Among the official documents, one should mention first of all materials of plenums of RVS USSR, of the Military Council under the People’s Commissar of Defense and of the Main Military Council, of the conference in the Central Committee for the collection of experience of the Winter War (April 1940) and of the conference of the generalship in December 1940, and a wide variety of analytic materials in papers of People’s Commissariat of Defense.

Among social and political essays, speeches and articles of senior party, government and military officials are of special interest.

Military-theoretical literature has a special place in the mass of sources, as research in the field of military science was a separate process that largely occurred on the lower levels of the military hierarchy than those considered in the proposed thesis (though the theoretical problems involved also very high military leaders, such as Mikhail N. Tukhachevsky). However, this literature in any case should not be ignored, because the results of the military-scientific research, of course, had their impact on the views of the high command (especially since some of its own representatives participated in that research), and thus, may be regarded as an indirect source, which also helps to understand the views of the supreme military and political leadership in general.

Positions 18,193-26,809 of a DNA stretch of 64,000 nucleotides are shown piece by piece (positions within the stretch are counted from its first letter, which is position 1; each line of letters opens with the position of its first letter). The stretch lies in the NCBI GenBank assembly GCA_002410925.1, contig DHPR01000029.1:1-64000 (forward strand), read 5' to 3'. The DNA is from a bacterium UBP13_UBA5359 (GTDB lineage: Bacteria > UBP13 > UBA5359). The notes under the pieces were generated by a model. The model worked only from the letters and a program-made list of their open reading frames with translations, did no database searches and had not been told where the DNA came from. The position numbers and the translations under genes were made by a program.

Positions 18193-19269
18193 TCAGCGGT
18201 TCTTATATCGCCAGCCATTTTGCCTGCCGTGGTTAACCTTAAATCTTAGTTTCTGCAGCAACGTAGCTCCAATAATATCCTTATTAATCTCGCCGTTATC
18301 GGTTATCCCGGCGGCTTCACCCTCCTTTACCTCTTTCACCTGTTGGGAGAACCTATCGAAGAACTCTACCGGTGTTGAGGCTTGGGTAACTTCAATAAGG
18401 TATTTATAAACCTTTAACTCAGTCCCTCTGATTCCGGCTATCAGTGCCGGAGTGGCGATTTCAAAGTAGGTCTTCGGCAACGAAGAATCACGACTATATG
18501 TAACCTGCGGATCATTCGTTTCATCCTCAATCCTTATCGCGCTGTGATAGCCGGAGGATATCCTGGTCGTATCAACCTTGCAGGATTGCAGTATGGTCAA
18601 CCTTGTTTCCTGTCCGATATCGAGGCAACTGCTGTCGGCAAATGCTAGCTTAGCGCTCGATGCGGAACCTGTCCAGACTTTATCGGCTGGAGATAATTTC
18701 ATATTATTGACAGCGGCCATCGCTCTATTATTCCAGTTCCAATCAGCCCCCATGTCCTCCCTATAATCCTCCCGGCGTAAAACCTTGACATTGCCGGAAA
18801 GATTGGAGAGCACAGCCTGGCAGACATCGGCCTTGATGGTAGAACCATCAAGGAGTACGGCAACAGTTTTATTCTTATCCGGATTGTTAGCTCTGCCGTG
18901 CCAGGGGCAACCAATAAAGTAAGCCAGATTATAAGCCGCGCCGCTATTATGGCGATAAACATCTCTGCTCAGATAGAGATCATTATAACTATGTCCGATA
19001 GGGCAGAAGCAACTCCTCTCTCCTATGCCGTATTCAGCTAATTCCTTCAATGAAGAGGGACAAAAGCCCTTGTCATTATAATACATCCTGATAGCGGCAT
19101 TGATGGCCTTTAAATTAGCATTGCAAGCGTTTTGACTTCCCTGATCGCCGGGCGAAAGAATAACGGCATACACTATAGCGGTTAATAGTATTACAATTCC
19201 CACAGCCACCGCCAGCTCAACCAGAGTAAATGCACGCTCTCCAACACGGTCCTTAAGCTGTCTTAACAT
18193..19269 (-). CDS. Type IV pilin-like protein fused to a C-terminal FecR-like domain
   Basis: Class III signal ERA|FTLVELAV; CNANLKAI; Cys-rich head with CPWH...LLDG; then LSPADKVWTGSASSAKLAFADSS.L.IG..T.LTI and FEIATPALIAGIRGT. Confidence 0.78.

Among memoirs and diaries, one should mention first of all works of several persons who immediately belonged to the militarypolitical leadership of the USSR during a given period or were close to this circle (especially given the fact that its boundaries are not distinct by definition). This group of sources contains not only the memoirs of military leaders (Georgy K. Zhukov, Kirill A. Meretskov, Aleksandr M. Vasilevsky), but also the book by Anastas I. Mikoyan—a representative of the political elite. In addition, I use the works by some authors who held a lower position before the war because such texts often contain interesting observations from the outside. A lot of interesting information can be found in the diary of Viacheslav A. Malyshev, in thememoirs ofBoris L. Vannikov and of numerous generals—veterans of the Second World War. Vasilii G. Grabin being “just” an artillery designer, was more than once got involved in discussing on the highest levelof the questions about passing various artillery systems into service, and his book Weapons of Victory contains a lot of valuable information about strategic decision making in those years.

Contents and Conclusions

The first chapter of the thesis is devoted to the political aspects of the image of the future war, that is, above all, the political component of the Soviet military doctrine.